Last month, the country was shocked to learn that a gunman shot and killed 20 schoolchildren in Newtown, Conn. The tragedy sparked yet another so-called "national conversation" about gun control, igniting predictable passions on both sides of the heated debate. While National Rifle Association leadership recommended armed security guards in schools to enhance children's safety, gun-control advocates demanded stricter legislation to limit assault weapons and high-capacity magazines.
Locked in stark disagreement, still, both sides claimed to be aiming at the same objective: to keep children safe. How could that be?
"Keeping children safe" is always a great idea. But as an idea or abstraction, it can be easily shaped into a platitude, a moral imperative, or a political sound bite used to lure people toward wildly differing points of view. Want to keep children safe and healthy? Well, then -- do/do not have them vaccinated. Do/do not provide them with sex education. Do/do not allow contact sports. Do/do not pass legislation allowing confidential abortion counseling for teens. Do/do not tinker with school lunch menus.
A major problem with "keeping children safe" is, well ... that it is such a great "idea." It brilliantly shines as a shared concept, but is dimly seen as a collective reality. Why should that be?
Perhaps we are all too aware that the actual world is, in fact, an uncertain and sometimes dangerous place, so "keeping
And maybe it's just too excruciating, too heartbreaking, too shaming to imagine that we -- as individuals and a society -- would ever do anything to endanger children or leave them in harm's way. It's simply unthinkable. Accordingly, we don't question our responsibility for the world our children are inheriting.
Meanwhile, however, children often suffer our delusions about their health and safety. Even if you possess the means to fortify your child with healthy foods, great health care, a secure and comfortable home in the 'burbs -- still, you can't protect her from the spinning world.
From the contaminated strawberries that escaped detection due to inadequate funding for food safety inspections. From the schoolmate with whooping cough whose parents rejected vaccinations. From the mentally ill man whose only available shelter was a mother's gun-stocked home.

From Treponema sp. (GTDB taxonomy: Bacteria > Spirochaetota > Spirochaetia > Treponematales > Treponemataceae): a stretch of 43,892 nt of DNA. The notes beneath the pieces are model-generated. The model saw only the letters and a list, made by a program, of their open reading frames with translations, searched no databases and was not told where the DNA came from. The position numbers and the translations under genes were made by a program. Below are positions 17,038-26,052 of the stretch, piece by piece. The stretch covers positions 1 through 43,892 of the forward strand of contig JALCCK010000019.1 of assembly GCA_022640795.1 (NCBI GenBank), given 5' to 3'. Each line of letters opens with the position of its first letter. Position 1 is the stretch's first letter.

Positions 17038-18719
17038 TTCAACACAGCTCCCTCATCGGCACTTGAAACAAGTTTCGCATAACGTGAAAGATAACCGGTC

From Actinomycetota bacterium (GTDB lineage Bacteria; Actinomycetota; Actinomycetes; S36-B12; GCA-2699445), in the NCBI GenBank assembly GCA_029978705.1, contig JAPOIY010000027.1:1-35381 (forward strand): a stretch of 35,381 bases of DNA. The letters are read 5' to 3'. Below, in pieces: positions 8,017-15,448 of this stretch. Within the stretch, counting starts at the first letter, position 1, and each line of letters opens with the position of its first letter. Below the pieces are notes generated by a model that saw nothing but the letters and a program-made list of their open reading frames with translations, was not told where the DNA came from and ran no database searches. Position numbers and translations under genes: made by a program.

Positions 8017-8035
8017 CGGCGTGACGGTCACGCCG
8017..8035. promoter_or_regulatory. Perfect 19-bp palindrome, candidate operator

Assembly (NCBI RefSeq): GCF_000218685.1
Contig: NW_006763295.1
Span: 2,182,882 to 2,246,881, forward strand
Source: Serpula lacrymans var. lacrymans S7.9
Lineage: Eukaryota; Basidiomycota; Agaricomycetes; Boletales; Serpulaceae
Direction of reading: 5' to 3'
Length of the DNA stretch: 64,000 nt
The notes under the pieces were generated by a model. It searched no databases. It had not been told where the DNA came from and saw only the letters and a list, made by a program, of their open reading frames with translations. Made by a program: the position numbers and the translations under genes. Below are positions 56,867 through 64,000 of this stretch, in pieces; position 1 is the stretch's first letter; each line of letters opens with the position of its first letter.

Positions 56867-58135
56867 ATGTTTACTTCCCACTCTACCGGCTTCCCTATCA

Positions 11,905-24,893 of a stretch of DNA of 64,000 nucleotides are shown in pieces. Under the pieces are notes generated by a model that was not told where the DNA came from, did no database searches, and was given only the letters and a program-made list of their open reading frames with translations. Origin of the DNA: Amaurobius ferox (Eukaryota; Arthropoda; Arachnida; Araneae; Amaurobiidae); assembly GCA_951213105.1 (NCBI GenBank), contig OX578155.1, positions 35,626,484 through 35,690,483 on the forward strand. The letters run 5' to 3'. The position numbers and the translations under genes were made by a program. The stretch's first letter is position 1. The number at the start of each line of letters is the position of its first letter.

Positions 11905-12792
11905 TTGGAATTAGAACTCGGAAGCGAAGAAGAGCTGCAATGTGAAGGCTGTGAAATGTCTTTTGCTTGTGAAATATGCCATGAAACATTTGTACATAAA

When it comes to guns -- whether in Newport, or Chicago, or Oakland -- we have failed as protectorates by not having strategized how to keep children safer, well in advance of our strong social embrace of gun ownership. Whether for or against gun regulation, we should have better anticipated how to protect children from gun-related homicide, suicide, accidental death and injury, crime, gang violence and social intimidation.
All those risks were foreseeable -- so many children in the midst of so many guns. Indeed, according to a 2011 Gallup Poll, 47 percent of American adults reported having a gun in their home or elsewhere on their property.
Our current shortage of cancer drugs provides yet another telling example of our failure on a national scale to prevent foreseeable child endangerment.
While caught up in self-congratulatory rhetoric about our victories in the "war against childhood cancer" we also somehow allowed critical chemotherapy drugs for children to disappear from pharmacy shelves.
Mechlorethamine -- an old, generic workhorse drug that for years had predictably helped thousands of children and adolescents with Hodgkin's lymphoma -- became suddenly scarce or unavailable in recent past.
There existed no alternate drug with a comparable track record.
So, how did we allow this to happen to vulnerable children and families in the middle of treatment, and to newly-diagnosed children who hoped to access optimal therapy?
Suffice it to say, mechlorethamine -- like most of the 230-plus drugs on our national drug shortage list -- is a generic injectable medication, and not a single megabuck blockbuster drug appears on that list. And despite the predictable need for mechlorethamine, we had somehow allowed its supply to depend upon a single manufacturer -- in Denmark -- that temporarily closed its doors in 2010.
Now, two years later, the current New England Journal of Medicine reports on the lamentable impact of treatment disruption: a child's 88-percent chance of being cancer-free for at least two years following treatment with mechlorethamine dropping to 75 percent with attempted drug substitutions. Children who relapsed also required more aggressive interventions, like stem cell transplants, which increased their risks of developing side effects, infections, infertility, and other cancers.
The point is, we had this idea that we were winning a war on childhood cancer, but all the while we failed to protect actual children on the ground. The drug industry didn't bother to hold the line, health policy failed to ensure needed drug recruitments, and the unthinkable happened -- we left vulnerable children in harm's predictable way.
Much self-serving rhetoric about us keeping our children safe and healthy could benefit from a hefty dose of reality, stripped free of political and financial agendas.
But that will require a lot of courage and humility, because it will force us to address many hard questions we've kicked down the road, into the uncertain path of our children's future. It will require us to think about children's safety as both a personal and communal responsibility.
Kate Scannell is a Bay Area physician and syndicated columnist. She is the author most recently of "Flood Stage."